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How to Identify Slow Running Queries in SQL Server?

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Pre requisites: Introduction of MS SQL Server, Intro to SQL Server | Architecture

Microsoft SQL Server or MS SQL Server for short is the query language provided for data definition and manipulation. SQL Server is composed of: Database engine, and Relational engine, and Storage engine. 

In this article, we will learn how to identify slow or lengthy queries that wind up consuming a lot of machine assets and consume most of the day to return results, whether because of exorbitant CPU, memory, or disk use.

The motivation behind this article is to help you in the identification of queries that have potential execution issues. When these queries are identified, you ought to then consider whether you want to add more resources to the machine or begin execution and query tuning exercises.

SQL Server Extended Events:

The SQL Profiler has been replaced by SQL Server Extended Events. Expanded Events works through Event Tracing (ETW). This has been the well-known way for all Microsoft-related advances to uncover analytic information. ETW gives considerably more adaptability. 


Find Slow Queries With SQL DMVs:

One of the extraordinary highlights of SQL Server is the Dynamic Management Views (DMVs) that are all incorporated into it. There are many of them and they can give an abundance of data about a large number of topics.

There are a few DMVs that give information about query details, execution plans, ongoing queries, and many more. These can be utilized together to give a few astounding insights.

For instance, the query underneath can be utilized to track down the queries that use the most reads, writes, worker time (CPU), and so on.


((CASE qs.statement_end_offset 
ELSE qs.statement_end_offset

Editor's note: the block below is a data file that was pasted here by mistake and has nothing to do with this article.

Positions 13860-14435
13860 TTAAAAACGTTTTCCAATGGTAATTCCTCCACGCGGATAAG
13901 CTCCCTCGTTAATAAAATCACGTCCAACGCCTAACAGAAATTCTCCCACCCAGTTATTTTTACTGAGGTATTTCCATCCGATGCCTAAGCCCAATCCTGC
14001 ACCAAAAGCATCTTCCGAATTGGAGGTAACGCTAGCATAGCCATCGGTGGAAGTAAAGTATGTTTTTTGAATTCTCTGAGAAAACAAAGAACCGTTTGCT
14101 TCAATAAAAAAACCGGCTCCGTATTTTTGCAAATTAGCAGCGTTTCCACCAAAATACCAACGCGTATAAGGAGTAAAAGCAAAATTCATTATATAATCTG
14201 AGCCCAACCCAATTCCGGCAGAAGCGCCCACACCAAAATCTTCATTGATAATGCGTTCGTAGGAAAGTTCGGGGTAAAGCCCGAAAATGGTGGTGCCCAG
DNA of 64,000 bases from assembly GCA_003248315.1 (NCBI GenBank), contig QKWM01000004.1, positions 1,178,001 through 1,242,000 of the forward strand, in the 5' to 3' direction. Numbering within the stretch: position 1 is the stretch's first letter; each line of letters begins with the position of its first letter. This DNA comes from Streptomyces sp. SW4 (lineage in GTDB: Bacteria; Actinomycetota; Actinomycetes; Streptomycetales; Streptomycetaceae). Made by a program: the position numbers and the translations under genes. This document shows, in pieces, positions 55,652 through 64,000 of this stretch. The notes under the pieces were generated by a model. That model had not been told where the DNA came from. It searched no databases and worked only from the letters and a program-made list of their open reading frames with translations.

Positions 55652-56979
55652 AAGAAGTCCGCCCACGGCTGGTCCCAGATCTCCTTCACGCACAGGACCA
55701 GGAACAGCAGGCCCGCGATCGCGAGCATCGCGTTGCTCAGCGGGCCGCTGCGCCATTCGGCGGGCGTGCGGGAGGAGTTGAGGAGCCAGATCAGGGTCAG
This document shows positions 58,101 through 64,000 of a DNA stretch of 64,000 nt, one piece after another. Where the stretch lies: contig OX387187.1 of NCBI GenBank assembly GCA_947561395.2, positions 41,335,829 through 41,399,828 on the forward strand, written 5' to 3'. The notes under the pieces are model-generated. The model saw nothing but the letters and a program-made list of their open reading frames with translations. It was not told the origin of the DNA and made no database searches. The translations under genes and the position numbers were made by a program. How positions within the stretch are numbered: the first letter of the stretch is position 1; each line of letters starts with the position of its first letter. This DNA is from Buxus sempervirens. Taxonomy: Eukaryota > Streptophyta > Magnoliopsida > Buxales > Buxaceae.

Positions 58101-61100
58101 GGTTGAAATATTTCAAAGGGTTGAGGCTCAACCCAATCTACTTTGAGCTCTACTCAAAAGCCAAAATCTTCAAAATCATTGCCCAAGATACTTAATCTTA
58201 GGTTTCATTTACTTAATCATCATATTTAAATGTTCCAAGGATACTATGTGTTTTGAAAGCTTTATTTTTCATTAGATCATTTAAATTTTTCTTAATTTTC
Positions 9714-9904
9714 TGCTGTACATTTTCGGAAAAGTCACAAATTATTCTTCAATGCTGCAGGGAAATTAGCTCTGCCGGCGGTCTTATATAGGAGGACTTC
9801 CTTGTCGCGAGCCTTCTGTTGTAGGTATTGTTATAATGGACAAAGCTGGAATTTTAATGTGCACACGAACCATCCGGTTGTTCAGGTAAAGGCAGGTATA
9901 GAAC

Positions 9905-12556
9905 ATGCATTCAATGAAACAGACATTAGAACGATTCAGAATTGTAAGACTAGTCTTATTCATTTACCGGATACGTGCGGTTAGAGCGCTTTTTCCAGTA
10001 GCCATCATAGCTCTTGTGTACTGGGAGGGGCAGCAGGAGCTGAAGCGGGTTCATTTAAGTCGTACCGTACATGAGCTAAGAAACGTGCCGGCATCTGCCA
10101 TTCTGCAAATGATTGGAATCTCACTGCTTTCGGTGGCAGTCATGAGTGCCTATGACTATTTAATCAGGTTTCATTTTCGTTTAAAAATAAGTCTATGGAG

END - qs.statement_start_offset)/2)+1) query, 
qs.execution_count, qs.total_logical_reads,
qs.last_logical_reads, qs.total_logical_writes,
qs.total_worker_time, qs.last_worker_time, 
qs.total_elapsed_time/1000000 total_elapsed_time_in_S,
qs.last_elapsed_time/1000000 last_elapsed_time_in_S, 



Here you can see that one specific query (the top one) takes up the most of the CPU.

By looking at this, we can duplicate that SQL query and check whether there is some way to further improve it, add an index, and so on.

SQL Server Profiler:

The SQL Server Profiler has been around for quite a while. It is exceptionally valuable assuming you are attempting to find continuously the thing SQL queries are being executed against your database.

Note: Microsoft has announced that SQL Server Profiler is being deprecated!

SQL Profiler captures extremely detailed events about your interaction with SQL Server:

  • Login connections, disconnections, and failures.
  • Basic SQL statements like SELECT, INSERT, UPDATE, and DELETE.
  • Begin and end stored procedures.
  • Begin and end of statements inside a stored procedure.
  • RPC batch status calls.
  • Begin and end of a SQL batch.
  • Errors are written the to SQL Server error log.
  • An opened cursor.
  • Security consent checks.


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Last Updated : 18 Jul, 2022
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